As the largest resource of information specific to women's brain health, we are sure you will find what you are looking for, and promise that you will discover new information.
Published on: March 30, 2012
by Traci Pedersen for Psych Central
Make time for games, puzzles, and handicrafts as you enter old age.
A new study published in BioMed Central’s open access journal BMC Medicine shows that these activities reduce the risk, and help slow down the progress, of dementia in healthy elderly people.
The study revealed that healthy older adults were able to improve specific skills, such as reasoning, memory, language and hand-eye coordination with cognitive training.
Estimates show that by 2050 the number of people over 65 years old will have increased to 1.1 billion worldwide, and that 37 million of these will have dementia.
Previous research has shown that mental activity can lower a person’s risk of dementia, but the effect of cognitive training on healthy people is less well understood. To investigate this further, researchers from China studied the use of cognitive training as protection against mental decline for healthy elderly people who live independently.
Study participants were between the ages of 65 and 75 years old, with eyesight, hearing and communication skills sharp enough to be able to complete all parts of the training. For 12 weeks, the training sessions were an hour long, twice a week, and the subjects were given homework.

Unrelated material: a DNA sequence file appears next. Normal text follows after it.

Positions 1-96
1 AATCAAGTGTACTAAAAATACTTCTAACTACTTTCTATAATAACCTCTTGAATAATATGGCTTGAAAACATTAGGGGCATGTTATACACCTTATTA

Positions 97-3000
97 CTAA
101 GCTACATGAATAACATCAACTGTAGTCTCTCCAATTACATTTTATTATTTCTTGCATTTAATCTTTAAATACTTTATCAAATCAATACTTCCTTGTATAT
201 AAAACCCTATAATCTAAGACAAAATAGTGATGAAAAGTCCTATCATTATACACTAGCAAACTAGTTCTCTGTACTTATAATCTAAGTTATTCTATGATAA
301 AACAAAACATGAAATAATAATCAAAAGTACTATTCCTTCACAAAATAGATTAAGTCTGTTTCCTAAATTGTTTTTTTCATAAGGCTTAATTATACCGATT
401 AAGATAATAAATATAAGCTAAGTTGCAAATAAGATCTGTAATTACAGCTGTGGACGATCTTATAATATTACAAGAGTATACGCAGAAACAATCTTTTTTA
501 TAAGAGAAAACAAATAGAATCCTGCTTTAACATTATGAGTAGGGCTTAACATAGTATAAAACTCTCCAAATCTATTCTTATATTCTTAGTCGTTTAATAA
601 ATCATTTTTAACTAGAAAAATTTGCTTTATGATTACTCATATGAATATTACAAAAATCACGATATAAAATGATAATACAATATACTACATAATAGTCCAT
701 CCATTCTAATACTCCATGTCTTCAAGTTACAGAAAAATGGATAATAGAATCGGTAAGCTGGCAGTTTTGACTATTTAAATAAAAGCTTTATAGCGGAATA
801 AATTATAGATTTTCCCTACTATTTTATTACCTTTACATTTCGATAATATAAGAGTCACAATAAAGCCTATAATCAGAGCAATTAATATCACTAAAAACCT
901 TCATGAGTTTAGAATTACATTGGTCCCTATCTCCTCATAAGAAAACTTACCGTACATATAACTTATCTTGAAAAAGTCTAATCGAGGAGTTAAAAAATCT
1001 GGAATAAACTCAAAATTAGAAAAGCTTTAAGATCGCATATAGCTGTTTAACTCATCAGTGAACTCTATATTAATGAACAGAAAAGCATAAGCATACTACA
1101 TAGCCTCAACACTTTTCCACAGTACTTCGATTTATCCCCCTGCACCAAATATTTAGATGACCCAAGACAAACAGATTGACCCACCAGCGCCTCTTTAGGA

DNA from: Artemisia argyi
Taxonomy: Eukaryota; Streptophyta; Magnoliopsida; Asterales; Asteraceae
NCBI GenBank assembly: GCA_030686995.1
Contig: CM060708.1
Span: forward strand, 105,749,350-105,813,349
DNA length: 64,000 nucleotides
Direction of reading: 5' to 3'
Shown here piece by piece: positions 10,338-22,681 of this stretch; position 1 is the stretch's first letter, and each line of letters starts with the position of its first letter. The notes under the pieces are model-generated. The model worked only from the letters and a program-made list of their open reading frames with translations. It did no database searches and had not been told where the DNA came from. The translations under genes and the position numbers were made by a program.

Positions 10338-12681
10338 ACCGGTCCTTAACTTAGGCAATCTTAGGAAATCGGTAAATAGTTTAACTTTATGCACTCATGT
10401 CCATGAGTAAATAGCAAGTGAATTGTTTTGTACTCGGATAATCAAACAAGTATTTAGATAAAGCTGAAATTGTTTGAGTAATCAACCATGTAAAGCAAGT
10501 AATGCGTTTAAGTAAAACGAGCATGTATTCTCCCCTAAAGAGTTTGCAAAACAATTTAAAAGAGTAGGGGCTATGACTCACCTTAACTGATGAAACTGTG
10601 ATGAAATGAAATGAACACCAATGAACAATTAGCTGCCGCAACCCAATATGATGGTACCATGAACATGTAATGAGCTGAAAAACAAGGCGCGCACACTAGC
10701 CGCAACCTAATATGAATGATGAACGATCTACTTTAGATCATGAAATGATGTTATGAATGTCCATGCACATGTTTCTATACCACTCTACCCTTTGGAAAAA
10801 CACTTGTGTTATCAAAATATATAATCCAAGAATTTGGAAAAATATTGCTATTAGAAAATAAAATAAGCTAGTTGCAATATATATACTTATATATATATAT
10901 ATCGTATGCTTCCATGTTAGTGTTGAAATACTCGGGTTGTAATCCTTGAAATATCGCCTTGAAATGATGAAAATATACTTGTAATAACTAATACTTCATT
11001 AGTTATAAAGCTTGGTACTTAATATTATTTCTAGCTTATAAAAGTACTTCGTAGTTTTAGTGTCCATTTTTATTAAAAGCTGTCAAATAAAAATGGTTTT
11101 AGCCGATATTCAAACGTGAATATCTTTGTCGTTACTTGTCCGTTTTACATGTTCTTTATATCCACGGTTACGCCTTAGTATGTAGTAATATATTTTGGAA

Training included a multiple approach system that tested memory, reasoning, problem solving, map reading, handicrafts, health education and exercise, or focused on reasoning only. “Booster training” was also provided six months later.
“Compared to the control group, who received no training, both levels of cognitive training improved mental ability, although the multifaceted training had more of a long term effect. The more detailed training also improved memory, even when measured a year later and booster training had an additional improvement on mental ability scores,” said research leaders Chunbo Li and Wenyuan Wu.
The findings show that cognitive training may prevent mental decline in healthy older people and help them live independently as they continue to age.
Diagnosis of dementia is made via cognitive function tests such as the Mini-Mental State Examination (MMSE) and medical imaging systems at hospitals, a fairly large system for the purpose. As the population ages, an increasing number of...
In the past eight years, the Canadian Institutes of Health Research (2010), the European Commission (2014), and more recently the National Institutes of Health (2015), have announced policies requiring basic and clinical researchers to integrate sex as...
Two strains of human herpesvirus—human herpesvirus 6A (HHV-6A) and human herpesvirus 7 (HHV-7)—are found in the brains of individuals with Alzheimer’s disease at levels up to twice as high as in those without Alzheimer’s, according to...
The material presented through the Think Tank feature on this website is in no way intended to replace professional medical care or attention by a qualified practitioner. WBHI strongly advises all questioners and viewers using this feature with health problems to consult a qualified physician, especially before starting any treatment. The materials provided on this website cannot and should not be used as a basis for diagnosis or choice of treatment. The materials are not exhaustive and cannot always respect all the most recent research in all areas of medicine.